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Mar 19, 2008

New Kids on the Block


Panquility Joins DC Pan Community
by Zahra Gordon

Panquility core members

The Washington DC Metropolitan Area steel-pan community is relatively small consisting of about five bands. This year, however, the community has become one band larger thanks to the founding of Panquility. Lead by local DC musician, Paul "Bassman" Arnold, the group has debuted with a bang receiving a standing ovation and an encore at their first performance.

Panquility was founded early in 2007 when a friend of Bassman's (Arnold prefers to be referred to by this name) was hosting a waterfront wedding and expressed interest in having some steelband music. A three-person piece was quickly put together lead by Bassman and after receiving much praise for their performance, it was there that Panquility began. The name was suggested by one of the members hoping for a unique way to describe the band's sound, according to Bassman.

The band's mission is to promote Caribbean culture and their approach is to create sounds that have universal appeal. "These are not your standard MaryAnn Caribbean songs. We aspire to be well rounded and do so through fusing genres," states Bassman. Fusion shines through in the diversity of the repertoire and on a song by song basis. The current repertoire includes Sinatra classics such as More, Allison Hinds classics such as Iron Bazodee and new hits such as Alicia Keys' No One, which has a soca feel.

All of these are songs which were played at the band's premier performance at the 2008 Black History Month celebration at the Conquest Ministries Church in Columbia Maryland on Feb 16, 2008. The crowd was highly impressed by both the stage presence of the group and the song selection. A mostly American crowd, the audience was elated and surprised when they recognized No One."

This success may be attributed to the energy of the band. "We have high spirits, are very excited and motivated," says Kaje Arnold, one of the band's tenor players. Kaje joined in June 2007 and it was in joining Panquility that she began playing pan. Kaje, who has previous experience with the piano, says she was ready for another challenge. She has great aspirations for her band. "I want to see us play on the road [at DC Carnival], in different competitions against big bands and just see us grow," says Kaje, whose sentiments are shared with the other members.

Panquility rhythm section at Conquest Ministries ChurchGrowth seems to be the first of their aspirations that will be achieved. Since inception, Panquility has grown to 20 members, six of whom are related to Bassman. Currently, all the members are Caribbean or of Caribbean decent, including Bassman who has Trinidadian roots, but this is not a prerequisite to joining. "Anyone who possesses a love of music, is respectful of others, who can dedicate their time and is able to learn the repertoire can join," says Bassman. This lack of discrimination is evident in the players, who range from beginner level to past participants in Trinidad & Tobago National Panorama to members of other local steel bands. The varying level of skill of the players has called for some clever maneuvering. "You have to try to challenge everyone but at the same time make sure it's not frustrating and also make the music sweet," details Bassman. "It's a hefty task but so far everything has been going well."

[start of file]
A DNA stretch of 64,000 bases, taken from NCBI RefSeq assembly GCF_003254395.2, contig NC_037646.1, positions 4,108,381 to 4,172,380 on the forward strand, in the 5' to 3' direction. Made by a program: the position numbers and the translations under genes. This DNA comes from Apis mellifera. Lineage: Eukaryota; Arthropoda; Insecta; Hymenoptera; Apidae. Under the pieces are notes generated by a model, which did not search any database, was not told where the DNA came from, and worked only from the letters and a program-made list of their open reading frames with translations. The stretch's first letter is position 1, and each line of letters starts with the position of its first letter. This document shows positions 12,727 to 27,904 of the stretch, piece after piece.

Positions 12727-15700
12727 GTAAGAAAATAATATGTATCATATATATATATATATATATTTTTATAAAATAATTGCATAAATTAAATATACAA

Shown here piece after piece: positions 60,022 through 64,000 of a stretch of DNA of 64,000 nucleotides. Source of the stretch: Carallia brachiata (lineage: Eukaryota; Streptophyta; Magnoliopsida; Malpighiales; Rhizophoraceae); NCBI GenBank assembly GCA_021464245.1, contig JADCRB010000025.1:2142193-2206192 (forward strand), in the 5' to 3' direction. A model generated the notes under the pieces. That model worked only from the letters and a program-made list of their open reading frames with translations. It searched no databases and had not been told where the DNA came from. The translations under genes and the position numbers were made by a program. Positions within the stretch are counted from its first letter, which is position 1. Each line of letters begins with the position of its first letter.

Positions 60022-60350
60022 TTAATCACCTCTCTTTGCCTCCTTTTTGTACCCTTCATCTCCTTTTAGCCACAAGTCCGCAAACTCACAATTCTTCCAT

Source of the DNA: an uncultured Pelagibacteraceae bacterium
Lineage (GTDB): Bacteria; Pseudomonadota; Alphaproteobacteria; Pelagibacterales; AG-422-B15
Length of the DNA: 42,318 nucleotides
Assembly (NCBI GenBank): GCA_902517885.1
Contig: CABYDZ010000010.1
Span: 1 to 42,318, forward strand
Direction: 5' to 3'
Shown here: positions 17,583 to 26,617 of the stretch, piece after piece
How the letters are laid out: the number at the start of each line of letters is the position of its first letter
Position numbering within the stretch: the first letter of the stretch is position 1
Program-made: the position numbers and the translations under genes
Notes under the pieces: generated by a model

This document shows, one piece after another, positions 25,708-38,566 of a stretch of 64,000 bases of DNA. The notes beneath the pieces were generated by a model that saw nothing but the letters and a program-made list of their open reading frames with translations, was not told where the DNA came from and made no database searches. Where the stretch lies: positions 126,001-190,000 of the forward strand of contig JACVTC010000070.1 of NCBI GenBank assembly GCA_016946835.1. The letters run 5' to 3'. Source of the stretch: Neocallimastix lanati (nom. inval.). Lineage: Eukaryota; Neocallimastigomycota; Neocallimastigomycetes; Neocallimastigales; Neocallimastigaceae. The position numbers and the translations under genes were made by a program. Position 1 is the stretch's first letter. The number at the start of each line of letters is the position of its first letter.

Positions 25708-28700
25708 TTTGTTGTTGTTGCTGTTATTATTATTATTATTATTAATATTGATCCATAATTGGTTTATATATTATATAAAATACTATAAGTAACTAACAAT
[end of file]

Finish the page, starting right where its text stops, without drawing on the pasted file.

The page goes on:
Bassman, who also plays pan (six-bass and tenor-bass) with PanMasters and bass with several other local groups, has a long history in music beginning with the clarinet at age 11. Later, he moved to trumpet, then to euphonium/baritone and the list goes on. However, Bassman's principal instrument is the string-bass, which is where his moniker comes from. "I naturally gravitate to the lower instruments," relates Bassman, describing a keen interest in bass which can be seen in his six-bass playing and heard in the intricate bass lines of his musical arrangements.

These musical talents have taken Bassman through many different genres of bands such as jazz bands, classical ensembles and even an Elvis impersonator band, all of which are influences he brings to Panquility. Other influences include pan greats Clive Bradley, Leon "Smooth" Edwards and Len "Boogsie" Sharpe. Music is neither simply a hobby nor job for Bassman. With such relatives as the acclaimed keyboardist John Arnold, and Pan Trinbago president Patrick Arnold, Bassman's enthusiasm for steel-pan was inevitable. "Music is a part of my life. It is an indescribable thrill that transcends all man made biases and boundaries" says Bassman. This passion is what Bassman takes to the band and also to his teaching, including not only to Panquility, but also Panquility Juniors.

Panquility Juniors is another way that Panquility strives to promote and preserve Caribbean culture. This group consists of the younger members of the band, ranging from ages 6 to 16; they meets outside of regular practice where the youngsters have an opportunity to learn, music theory, pan culture and history and standard repertoire. Panquility Juniors also possess a repertoire of their own.  Many of these players are beginners.

Just as some of the members are new to steel-pan, Panquility is a new band. They have new players, new instruments - made and tuned through a combination of Emmanuel "Jack" Riley, Ellie Mannette, Gabriel "Doyle" Robley and Billy Sheeder - and are stepping onto the DC Area's block with a new sound.

Panquility at Conquest Ministries Church

If you would like more information about hiring Panquility, joining,
or just listening to practice contact them through www.Panquility.com.
They are based in Bowie, MD.

Panquility on their first gig